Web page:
Sonic & All-Stars Racing Transformed’s hook is such an obvious one, it’s surprising that it hasn’t featured in many more racers. A sequel to 2010’s Sonic & Sega All-Stars Racing, Transformed separates itself from that title and others by forcing players to master cars, planes, and boats all within the same race, on tracks that morph each lap. Although there is no choice as to which vehicle may be used when – special gates automatically shift the form of the player’s vehicle – it’s a great point of difference that, along with some genuinely creative track design, makes a stale genre feel fresh once again.

Given that Sumo Digital features developers that worked on Blur, Project Gotham, Split Second: Velocity, and Pure, it’s unsurprising that All-Stars Transformed has driving down pat. Despite its kart racing pedigree, the action in Transformed is fast and car controls are satisfyingly tight. As was the case with the game’s predecessor, drifting and mid-air tricks confer a speed boost whose length is proportional to the drift length or trick number.

Boat mode sees top speeds ramped back. Turning becomes slower and heavier, and forward momentum is preserved in the manner that one would expect, forcing players to compensate by over-steering or drifting when cornering. Initially an annoyance, waves that bounce the racers about become useful when it is discovered they may be utilised for jumps. This means that explosions from weapons not only potentially impede racers but send waves out in all directions, presenting opportunities for further place-gains. Regardless, this is easily the dullest mode; the only one that will have players looking ahead for transformation gates.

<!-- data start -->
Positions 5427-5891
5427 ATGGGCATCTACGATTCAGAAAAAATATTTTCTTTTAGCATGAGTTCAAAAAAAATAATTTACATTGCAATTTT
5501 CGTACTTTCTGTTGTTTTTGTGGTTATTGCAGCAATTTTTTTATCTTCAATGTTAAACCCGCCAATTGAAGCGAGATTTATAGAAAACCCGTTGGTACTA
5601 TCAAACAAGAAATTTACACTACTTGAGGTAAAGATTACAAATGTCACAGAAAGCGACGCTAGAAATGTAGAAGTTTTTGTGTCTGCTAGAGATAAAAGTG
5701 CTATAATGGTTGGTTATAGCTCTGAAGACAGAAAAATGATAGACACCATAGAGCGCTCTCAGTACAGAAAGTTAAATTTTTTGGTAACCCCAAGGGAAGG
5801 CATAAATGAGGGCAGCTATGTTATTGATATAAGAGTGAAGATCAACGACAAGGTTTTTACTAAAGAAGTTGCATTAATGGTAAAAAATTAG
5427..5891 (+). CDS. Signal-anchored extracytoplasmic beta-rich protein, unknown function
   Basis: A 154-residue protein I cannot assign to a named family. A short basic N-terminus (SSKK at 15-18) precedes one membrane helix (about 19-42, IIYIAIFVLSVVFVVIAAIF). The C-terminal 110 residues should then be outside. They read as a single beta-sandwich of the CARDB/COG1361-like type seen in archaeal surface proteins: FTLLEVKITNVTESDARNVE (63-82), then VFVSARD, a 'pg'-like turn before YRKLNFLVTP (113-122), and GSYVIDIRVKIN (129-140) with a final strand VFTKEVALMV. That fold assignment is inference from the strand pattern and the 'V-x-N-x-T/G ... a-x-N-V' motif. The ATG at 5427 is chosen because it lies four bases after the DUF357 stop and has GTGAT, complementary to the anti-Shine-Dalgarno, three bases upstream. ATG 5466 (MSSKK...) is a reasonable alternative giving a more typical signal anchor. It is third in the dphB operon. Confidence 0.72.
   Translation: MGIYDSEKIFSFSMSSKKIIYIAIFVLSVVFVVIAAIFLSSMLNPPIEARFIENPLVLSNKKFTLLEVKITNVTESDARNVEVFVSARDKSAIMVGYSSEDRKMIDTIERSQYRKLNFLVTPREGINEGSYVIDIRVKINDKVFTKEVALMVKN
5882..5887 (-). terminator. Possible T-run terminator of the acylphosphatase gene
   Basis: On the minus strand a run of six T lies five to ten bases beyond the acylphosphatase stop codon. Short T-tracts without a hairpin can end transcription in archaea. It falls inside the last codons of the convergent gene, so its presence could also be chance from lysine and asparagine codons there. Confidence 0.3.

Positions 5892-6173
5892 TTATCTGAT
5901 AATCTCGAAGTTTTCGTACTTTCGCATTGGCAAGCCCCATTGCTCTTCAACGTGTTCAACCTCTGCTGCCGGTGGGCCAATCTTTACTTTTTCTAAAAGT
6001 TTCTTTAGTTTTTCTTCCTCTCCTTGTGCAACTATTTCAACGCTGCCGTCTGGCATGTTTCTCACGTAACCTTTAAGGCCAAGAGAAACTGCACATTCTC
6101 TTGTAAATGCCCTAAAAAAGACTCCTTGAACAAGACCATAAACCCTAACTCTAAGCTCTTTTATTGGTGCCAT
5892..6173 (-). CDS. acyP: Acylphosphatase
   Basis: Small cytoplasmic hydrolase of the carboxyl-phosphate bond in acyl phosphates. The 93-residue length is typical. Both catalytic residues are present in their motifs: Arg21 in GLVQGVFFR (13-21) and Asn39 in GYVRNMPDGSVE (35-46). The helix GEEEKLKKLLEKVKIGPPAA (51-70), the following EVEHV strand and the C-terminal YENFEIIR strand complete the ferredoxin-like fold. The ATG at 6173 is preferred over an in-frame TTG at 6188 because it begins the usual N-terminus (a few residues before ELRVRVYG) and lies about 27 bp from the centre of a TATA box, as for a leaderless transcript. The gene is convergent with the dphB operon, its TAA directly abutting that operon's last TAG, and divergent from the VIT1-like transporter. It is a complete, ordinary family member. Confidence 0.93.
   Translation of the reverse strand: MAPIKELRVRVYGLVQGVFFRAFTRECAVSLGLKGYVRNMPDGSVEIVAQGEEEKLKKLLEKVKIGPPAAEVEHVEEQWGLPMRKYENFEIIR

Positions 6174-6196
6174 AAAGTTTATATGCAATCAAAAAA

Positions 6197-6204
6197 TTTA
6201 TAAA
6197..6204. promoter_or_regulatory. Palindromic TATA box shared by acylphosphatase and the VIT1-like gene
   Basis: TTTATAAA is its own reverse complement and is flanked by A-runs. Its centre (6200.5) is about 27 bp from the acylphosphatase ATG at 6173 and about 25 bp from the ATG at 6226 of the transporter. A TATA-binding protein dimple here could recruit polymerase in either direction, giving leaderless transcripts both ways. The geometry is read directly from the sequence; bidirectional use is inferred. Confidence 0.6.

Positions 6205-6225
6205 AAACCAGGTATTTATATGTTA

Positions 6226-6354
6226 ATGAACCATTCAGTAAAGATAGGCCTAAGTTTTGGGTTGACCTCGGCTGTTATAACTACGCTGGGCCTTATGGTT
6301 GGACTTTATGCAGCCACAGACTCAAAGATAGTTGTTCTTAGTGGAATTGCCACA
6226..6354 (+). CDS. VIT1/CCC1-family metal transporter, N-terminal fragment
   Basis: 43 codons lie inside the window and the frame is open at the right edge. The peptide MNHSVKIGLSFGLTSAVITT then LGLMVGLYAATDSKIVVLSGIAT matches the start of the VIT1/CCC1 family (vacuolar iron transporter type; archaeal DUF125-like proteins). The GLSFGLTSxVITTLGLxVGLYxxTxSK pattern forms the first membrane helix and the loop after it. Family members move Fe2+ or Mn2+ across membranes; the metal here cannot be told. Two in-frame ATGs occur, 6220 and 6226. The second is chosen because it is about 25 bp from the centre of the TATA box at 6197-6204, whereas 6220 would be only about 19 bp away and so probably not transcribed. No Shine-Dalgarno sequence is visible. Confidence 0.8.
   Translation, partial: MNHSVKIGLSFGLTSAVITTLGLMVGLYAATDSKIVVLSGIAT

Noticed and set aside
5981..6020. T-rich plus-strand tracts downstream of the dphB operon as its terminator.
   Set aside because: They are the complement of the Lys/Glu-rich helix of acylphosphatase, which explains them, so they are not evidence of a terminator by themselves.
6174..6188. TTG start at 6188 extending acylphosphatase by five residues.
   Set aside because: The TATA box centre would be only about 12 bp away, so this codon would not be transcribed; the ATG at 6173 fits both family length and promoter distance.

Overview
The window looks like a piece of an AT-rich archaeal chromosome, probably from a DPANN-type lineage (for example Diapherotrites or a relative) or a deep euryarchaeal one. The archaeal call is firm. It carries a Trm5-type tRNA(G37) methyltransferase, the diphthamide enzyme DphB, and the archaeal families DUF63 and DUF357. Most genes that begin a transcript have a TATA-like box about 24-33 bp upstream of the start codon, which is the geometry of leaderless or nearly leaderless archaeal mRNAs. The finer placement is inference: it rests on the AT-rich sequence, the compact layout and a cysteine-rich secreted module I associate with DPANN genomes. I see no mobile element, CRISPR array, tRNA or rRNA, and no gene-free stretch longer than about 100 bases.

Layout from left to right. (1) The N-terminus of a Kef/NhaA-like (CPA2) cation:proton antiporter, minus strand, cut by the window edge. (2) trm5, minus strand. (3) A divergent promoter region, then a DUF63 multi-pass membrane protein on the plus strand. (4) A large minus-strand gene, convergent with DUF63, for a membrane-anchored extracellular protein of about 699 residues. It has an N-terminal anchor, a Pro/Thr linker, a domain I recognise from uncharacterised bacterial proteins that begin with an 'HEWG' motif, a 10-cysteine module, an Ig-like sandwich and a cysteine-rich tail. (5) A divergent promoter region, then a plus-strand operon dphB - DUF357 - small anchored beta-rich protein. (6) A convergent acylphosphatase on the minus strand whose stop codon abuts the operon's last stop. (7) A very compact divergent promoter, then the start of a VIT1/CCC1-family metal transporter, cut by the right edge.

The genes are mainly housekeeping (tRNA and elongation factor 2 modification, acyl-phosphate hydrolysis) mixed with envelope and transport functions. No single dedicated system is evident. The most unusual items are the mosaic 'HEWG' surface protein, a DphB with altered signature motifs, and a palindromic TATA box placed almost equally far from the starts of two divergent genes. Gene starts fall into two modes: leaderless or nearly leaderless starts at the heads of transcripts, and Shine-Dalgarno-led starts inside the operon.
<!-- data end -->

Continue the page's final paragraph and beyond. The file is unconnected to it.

Sonic & All-Stars Racing Transformed review

Plane mode is the fastest of the three forms, and also the most challenging to master. It allows players to move both horizontally and vertically as well as barrel roll to quickly adjust position, but it’s easy to lose track of the next gate and slam into the invisible walls on the sides of each course. Moreover, sharp corners are particularly difficult to judge in plane mode as the game camera doesn’t rush to follow the aircraft, resulting in blind flying around the few air corners that approach 90 degrees. Tighter tracking would have done wonders here.

Thankfully these crashes don’t penalise the player beyond robbing them of all momentum, but getting re-oriented is sometimes tricky as it’s hard to know where exactly the wall is. Fortunately, an assist option is available, and keeps the player’s plane close to an ideal path marker that runs through the gates. This means that many bonuses are out of reach as the plane refuses to deviate too much from its projected track, but it’s a great feature for novices. As in the other modes, drifting gives a short boost, but here so does narrowly dodging obstacles – something the barrel roll is great for.

Sonic & All-Stars Racing Transformed review

The game’s roster comprises mainly Sega characters, and given the title it won’t surprise anyone to learn that one-sixth of them are from the Sonic franchise. It expands on the previous game’s line-up by adding characters from Shinobi, Golden Axe, Nights Into Dreams, Skies of Arcadia, Space Channel 5, and race driver Danica Patrick for some reason, along with Wreck-It Ralph and an amusing secret racer. Each of the game’s 28 characters pilot vehicles whose handling, acceleration, top speed, and boost statistics differ, but each may be levelled up by collecting tokens.